Training is a highly useful tool that can bring an employee into a position where they can do their job correctly, effectively, and conscientiously. There are various methods of training. These are broadly categorized into two groups: On-the-Job and Off-the- Job methods. On-the-Job methods refer to the methods that are applied to the workplace, while the employee is actually working. Off-the-Job methods are used away from the work place.
ON THE JOB METHODS
Apprenticeship Programmes: Apprenticeship programmes put the trainee under the guidance of a master worker. These are designed to acquire a higher level of skill. People seeking to enter skilled traits, to become, for example, plumbers, electricians or iron-workers, are often required to undergo apprenticeship training.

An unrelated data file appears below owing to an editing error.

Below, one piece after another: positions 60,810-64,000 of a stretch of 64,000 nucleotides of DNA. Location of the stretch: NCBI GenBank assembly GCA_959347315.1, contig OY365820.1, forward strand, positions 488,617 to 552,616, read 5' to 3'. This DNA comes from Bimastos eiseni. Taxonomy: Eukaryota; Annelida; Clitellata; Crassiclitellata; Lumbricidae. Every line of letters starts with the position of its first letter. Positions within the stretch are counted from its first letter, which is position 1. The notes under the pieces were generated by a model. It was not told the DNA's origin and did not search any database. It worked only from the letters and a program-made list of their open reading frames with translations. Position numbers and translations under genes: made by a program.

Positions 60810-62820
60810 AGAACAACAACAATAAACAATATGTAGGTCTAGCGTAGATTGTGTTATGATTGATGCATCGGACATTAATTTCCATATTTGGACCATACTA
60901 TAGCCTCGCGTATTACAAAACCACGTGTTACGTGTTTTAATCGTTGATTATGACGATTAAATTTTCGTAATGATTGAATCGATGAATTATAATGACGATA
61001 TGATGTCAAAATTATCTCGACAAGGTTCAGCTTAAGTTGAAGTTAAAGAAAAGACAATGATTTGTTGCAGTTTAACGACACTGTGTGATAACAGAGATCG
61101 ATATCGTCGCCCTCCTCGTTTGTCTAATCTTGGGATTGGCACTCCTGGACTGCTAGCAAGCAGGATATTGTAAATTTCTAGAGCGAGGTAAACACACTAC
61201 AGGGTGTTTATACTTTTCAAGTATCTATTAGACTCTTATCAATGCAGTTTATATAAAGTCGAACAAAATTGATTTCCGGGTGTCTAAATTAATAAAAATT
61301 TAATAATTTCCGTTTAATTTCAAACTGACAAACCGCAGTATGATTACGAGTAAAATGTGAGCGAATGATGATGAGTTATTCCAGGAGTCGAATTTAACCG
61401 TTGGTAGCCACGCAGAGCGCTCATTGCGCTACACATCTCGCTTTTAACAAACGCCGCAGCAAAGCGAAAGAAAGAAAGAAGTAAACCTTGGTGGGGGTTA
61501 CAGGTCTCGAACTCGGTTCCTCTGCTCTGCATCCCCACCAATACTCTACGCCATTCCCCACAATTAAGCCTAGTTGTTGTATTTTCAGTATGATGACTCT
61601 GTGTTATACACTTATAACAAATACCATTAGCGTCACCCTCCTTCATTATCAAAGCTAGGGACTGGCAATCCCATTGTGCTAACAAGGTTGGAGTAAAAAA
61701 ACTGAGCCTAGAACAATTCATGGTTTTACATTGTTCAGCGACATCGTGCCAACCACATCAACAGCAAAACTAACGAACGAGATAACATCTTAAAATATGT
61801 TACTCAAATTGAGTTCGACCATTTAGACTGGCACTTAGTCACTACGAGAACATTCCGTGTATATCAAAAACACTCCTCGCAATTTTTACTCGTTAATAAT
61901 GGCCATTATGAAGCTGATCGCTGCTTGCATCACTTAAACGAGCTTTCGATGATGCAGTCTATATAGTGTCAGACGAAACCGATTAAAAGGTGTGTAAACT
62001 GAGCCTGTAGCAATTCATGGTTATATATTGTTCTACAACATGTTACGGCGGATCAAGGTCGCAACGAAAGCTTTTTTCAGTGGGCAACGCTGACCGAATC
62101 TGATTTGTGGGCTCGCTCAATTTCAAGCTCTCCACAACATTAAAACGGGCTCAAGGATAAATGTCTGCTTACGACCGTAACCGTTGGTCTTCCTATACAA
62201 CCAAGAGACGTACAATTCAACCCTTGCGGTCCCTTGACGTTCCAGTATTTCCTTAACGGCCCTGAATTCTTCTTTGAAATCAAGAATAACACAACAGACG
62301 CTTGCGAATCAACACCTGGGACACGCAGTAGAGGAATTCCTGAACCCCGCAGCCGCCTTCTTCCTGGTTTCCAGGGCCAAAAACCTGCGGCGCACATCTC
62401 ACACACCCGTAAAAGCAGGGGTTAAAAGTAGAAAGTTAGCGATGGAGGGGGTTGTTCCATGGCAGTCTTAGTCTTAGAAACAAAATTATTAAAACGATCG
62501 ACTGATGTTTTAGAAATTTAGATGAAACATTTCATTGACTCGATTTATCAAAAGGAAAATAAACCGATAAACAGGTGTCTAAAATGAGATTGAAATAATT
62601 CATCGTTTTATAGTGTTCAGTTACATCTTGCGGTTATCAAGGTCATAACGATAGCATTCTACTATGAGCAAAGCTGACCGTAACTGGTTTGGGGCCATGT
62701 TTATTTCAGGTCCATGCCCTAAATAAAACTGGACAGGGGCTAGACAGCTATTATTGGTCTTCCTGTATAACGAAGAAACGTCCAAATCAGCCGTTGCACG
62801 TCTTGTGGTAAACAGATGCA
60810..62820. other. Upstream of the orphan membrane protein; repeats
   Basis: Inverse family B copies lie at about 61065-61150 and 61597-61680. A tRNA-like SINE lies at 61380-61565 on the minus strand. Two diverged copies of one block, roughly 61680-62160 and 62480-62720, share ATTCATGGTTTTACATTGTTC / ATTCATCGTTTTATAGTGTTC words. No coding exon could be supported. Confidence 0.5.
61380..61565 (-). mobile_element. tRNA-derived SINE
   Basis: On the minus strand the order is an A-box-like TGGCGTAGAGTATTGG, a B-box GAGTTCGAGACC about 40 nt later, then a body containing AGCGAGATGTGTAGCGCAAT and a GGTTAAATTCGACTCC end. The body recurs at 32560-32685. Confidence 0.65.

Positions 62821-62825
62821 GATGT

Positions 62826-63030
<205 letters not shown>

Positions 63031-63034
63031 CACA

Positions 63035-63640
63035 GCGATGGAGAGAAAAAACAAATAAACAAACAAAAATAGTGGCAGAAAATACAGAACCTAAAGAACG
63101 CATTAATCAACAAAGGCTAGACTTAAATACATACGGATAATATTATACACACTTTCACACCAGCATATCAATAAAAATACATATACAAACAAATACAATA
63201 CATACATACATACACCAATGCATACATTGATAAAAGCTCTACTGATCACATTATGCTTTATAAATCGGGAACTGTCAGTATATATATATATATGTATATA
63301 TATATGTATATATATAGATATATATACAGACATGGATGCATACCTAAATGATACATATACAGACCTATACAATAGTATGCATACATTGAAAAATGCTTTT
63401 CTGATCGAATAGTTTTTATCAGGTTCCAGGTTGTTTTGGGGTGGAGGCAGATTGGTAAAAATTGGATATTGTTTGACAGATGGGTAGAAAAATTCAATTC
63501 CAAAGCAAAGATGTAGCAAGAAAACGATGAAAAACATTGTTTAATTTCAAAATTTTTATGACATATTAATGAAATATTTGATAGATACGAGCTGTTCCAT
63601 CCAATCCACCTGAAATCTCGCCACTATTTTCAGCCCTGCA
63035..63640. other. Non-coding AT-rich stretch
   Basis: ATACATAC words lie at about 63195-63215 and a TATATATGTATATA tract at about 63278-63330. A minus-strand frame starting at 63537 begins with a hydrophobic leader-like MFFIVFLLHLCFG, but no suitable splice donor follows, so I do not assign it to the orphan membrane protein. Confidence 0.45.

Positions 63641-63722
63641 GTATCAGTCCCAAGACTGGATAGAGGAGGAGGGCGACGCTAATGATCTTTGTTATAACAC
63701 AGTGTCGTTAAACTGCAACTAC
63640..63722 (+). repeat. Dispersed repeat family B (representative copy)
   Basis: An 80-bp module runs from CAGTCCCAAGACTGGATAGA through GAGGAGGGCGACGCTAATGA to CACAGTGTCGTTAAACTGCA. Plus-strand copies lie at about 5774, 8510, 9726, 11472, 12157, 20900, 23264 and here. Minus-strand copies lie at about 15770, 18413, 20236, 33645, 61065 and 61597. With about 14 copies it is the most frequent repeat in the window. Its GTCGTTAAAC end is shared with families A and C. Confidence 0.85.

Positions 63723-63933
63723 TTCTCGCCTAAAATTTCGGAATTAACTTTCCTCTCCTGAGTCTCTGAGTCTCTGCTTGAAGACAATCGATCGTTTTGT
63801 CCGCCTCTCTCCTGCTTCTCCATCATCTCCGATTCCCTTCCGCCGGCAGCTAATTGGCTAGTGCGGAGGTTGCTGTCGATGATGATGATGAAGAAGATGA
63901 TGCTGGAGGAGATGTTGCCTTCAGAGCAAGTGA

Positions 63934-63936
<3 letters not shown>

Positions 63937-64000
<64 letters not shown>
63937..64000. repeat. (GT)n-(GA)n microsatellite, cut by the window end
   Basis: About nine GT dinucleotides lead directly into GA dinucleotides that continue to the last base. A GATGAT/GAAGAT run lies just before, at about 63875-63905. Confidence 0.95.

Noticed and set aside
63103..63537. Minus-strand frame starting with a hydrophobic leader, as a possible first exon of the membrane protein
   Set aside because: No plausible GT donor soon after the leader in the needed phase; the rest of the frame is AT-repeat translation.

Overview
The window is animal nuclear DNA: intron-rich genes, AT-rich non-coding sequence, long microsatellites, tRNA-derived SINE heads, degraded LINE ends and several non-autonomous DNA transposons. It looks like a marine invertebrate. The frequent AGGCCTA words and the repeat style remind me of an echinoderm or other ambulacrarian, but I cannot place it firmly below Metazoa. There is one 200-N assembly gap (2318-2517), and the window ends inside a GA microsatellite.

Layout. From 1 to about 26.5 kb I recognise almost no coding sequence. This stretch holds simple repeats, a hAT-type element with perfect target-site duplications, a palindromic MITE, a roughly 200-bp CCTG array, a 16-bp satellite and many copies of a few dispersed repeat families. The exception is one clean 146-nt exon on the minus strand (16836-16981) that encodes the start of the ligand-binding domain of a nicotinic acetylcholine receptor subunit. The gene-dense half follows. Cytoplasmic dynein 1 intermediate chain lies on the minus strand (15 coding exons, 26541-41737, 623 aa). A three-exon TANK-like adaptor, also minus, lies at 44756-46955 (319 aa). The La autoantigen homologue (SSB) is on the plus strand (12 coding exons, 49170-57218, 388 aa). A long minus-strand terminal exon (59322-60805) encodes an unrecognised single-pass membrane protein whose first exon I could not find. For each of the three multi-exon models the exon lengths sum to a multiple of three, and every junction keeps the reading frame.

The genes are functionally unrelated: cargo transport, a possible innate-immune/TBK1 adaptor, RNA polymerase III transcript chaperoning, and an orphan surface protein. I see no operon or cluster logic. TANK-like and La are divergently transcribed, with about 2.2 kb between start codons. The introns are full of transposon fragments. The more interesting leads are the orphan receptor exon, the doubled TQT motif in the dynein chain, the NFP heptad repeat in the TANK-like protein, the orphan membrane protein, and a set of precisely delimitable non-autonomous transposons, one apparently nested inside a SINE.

Coaching: In this method, the superior guides and instructs the trainee as a coach. The coach or counselor sets mutually agreed upon goals, suggests how to achieve these goals, periodically reviews the trainees progress and suggests changes required in behavior and performance.
Internship Training: It is a joint programme of training in which educational institutions and business firms cooperate.
Job Rotation: This kind of training involves shifting the trainee from one department to another or from one job to another.
OFF THE JOB METHODS
Class Room Lectures/Conferences: The lecture or conference approach is well adapted to conveying specific information rules, procedures or methods.
Films: They can provide information and explicitly demonstrate skills that are not easily represented by the other techniques.
Case Study: Taken from actual experiences of organisations, cases represent attempts to describe, as accurately as possible real problems that managers have faced.
Vestibule Training: Employees learn their jobs on the equipment they will be using, but the training is conducted away from the actual work floor.